Keynotes and Speakers for ITx Rutherford
Sunitha Prabhu is a Senior Academic Staff member at the Centre for Information Technology, Waikato Institute of Technology (Wintec).
Sunitha has over 20 years of experience teaching Information Technology in New Zealand. She specialises in teaching Mathematics, Programming, Databases, and supervises IT projects and internships.
This paper outlines the design and implementation of an educational approach to cultivate student leadership in a flipped classroom by facilitating a positive learning relationship between the learner and the facilitator through shared leadership and flexible assessments.
The aim is to enable learners abandon the notion of the teacher being the ‘sage on the stage’ and adapt to learning accomplished through interaction. Such an environment enables learners to actively contribute towards their success by taking ownership of their learning. The paper describes the findings of a learner-centered educational approach implemented for an IT Mathematics module run in the flipped classroom model. Student performance over five consecutive occurrences of the module was compared – the first three were prior to implementing the said approach; and the last two implemented the student leadership approach. Early qualitative and quantitative results of the student leadership approach indicate improved student performance and student satisfaction. Students have requested that this model be implemented in more modules.
In recent years, there has been a push in the Artificial intelligence (AI) field to simplify the application of machine learning so that its use can be more widely adopted. While this reduces barriers to entry for AI and machine learning, they also introduce the risk that persons or organisations with insufficient expertise will have the ability to use these systems to make decisions that have a significant impact on society based on discriminatory factors. Implementers and decision-makers need to have a good understanding of the features that the system might use and infer from to make predictions, and how these can affect their stakeholders.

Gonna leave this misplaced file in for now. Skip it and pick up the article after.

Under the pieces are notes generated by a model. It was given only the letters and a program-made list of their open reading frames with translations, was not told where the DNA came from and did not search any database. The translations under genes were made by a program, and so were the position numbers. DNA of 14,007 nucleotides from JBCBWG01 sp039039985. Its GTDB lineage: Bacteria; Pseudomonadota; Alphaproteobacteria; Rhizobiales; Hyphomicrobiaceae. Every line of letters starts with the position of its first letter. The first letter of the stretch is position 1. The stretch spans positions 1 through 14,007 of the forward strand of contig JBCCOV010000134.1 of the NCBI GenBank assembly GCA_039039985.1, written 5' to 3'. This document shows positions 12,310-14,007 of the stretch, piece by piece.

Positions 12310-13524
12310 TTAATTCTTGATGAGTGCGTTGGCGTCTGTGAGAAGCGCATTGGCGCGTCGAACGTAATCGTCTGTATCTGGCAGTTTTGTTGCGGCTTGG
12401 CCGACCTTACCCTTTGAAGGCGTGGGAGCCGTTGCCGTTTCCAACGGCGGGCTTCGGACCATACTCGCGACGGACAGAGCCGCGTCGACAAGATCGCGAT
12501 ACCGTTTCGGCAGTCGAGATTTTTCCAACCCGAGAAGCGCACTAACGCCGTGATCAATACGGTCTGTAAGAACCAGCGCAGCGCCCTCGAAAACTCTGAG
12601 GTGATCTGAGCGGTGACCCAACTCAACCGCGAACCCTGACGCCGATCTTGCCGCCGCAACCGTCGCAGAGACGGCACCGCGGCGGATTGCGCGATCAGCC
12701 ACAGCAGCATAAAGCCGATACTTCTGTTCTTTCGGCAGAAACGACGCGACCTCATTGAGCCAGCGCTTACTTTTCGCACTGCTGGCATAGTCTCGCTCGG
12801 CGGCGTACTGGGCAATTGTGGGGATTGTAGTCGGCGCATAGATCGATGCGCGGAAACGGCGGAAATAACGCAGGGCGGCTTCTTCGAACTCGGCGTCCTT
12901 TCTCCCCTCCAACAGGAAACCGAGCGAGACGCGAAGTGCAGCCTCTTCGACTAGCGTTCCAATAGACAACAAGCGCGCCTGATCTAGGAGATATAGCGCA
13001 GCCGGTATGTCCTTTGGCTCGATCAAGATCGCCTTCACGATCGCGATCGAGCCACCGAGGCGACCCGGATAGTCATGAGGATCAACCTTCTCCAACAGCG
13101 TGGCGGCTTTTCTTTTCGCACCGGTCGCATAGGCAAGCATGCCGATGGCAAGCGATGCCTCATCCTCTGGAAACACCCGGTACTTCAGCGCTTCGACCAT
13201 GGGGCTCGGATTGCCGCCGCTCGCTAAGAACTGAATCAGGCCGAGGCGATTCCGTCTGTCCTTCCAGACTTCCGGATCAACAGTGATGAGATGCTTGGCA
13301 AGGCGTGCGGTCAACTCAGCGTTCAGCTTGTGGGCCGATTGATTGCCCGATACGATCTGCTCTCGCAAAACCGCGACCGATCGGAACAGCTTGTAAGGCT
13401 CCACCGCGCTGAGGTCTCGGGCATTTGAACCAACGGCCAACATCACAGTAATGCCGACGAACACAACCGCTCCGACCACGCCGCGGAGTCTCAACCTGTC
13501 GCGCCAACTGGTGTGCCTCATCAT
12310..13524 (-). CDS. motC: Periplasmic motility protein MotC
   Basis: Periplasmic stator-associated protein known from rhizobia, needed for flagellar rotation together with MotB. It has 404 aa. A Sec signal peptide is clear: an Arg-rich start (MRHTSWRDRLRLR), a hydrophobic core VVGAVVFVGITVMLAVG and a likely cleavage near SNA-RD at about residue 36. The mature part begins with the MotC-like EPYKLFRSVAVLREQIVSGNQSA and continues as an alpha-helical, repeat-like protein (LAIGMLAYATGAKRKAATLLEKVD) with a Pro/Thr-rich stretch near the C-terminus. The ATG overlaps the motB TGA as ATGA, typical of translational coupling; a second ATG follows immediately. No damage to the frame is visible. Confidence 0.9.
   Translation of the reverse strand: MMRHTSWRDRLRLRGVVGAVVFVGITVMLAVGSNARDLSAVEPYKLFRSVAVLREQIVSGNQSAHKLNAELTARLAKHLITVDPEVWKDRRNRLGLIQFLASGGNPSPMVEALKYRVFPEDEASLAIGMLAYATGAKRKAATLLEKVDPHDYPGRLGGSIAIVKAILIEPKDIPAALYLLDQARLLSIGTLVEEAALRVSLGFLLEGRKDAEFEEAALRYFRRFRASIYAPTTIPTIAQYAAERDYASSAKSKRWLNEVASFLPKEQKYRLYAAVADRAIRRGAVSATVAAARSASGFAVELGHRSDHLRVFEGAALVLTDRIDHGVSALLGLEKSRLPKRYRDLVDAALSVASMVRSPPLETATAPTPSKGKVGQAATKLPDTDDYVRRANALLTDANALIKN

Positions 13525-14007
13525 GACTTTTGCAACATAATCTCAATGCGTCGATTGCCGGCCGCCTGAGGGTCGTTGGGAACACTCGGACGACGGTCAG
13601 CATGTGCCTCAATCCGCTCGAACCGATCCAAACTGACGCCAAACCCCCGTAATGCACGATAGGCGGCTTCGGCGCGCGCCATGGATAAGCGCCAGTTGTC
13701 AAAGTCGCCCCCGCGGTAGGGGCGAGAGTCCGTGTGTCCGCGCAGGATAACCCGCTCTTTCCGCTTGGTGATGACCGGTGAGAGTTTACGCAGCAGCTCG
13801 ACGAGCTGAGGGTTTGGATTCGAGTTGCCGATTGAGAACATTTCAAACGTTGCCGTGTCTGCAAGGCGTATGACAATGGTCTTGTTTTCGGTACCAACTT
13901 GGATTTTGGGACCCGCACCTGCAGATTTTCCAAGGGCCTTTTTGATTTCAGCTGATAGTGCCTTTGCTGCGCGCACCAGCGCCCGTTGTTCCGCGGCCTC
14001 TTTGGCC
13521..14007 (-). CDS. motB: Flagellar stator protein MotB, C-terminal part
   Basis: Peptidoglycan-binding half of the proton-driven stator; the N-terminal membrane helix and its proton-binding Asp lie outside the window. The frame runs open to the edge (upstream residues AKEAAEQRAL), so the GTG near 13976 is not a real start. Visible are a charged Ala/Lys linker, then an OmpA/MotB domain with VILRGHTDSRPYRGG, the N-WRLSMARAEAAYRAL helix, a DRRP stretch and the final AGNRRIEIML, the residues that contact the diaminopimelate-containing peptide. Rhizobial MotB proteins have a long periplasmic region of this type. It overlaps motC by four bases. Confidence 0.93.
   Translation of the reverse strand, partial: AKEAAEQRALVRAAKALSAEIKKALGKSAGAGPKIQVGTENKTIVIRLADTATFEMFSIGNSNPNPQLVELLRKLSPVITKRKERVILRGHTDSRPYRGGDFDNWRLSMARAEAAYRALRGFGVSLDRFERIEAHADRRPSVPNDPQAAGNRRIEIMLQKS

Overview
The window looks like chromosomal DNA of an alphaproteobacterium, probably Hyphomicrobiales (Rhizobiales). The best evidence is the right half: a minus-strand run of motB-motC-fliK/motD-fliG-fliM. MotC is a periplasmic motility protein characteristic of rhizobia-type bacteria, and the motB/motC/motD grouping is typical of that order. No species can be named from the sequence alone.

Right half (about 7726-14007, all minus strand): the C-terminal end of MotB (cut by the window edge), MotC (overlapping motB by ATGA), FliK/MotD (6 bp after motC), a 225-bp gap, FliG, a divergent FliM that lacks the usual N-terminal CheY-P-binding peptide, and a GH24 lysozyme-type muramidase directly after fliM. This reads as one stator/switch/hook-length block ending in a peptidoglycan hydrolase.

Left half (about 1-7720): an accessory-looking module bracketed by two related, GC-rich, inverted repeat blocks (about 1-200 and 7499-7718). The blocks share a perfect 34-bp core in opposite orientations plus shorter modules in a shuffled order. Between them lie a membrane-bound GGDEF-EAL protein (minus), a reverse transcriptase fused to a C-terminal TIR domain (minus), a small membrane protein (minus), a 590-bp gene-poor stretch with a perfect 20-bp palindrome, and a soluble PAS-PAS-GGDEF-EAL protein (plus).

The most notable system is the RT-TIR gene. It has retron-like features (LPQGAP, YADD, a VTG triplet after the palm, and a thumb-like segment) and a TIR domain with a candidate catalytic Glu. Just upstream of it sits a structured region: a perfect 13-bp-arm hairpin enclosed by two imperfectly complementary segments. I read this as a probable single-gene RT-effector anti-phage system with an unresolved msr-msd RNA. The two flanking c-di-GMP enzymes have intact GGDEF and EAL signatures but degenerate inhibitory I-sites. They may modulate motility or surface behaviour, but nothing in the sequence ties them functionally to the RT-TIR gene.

In this paper, we outline the risks of this phenomena occurring in a specific case – the application of machine learning applied to secondary school student grades. We demonstrate that naïve approaches can have unanticipated consequences and can generate predictions based on discriminatory factors such as gender or race. The impact of the application of such flawed decisions in matters such as awards, scholarships etc. could entrench detrimental bias in the education systems.
Knowledge on Database systems is essential in qualifications related to Information Technology, Information Systems, Computer Science, and Software Engineering.
It is an expectation from the industry that graduates with these qualifications are competent with working on database systems. For learners to be proficient in the concepts of database systems, a good understanding of SQL and PL-SQL is core. However, many learners perceive it to be difficult to grasp even the basic concepts, especially in a flipped classroom model.
In this paper we reflect on the challenges faced in teaching and learning SQL and PL-SQL and we present the factors that contribute to these learning difficulties. We review the literature of teaching methods that can be applied to overcome these perceptions and difficulties. The focus is to enable learners to gain the necessary knowledge and skill to create scripts in a professional manner. We aim to describe a teaching approach to improve student engagement and completion rates while providing a holistic learning experience.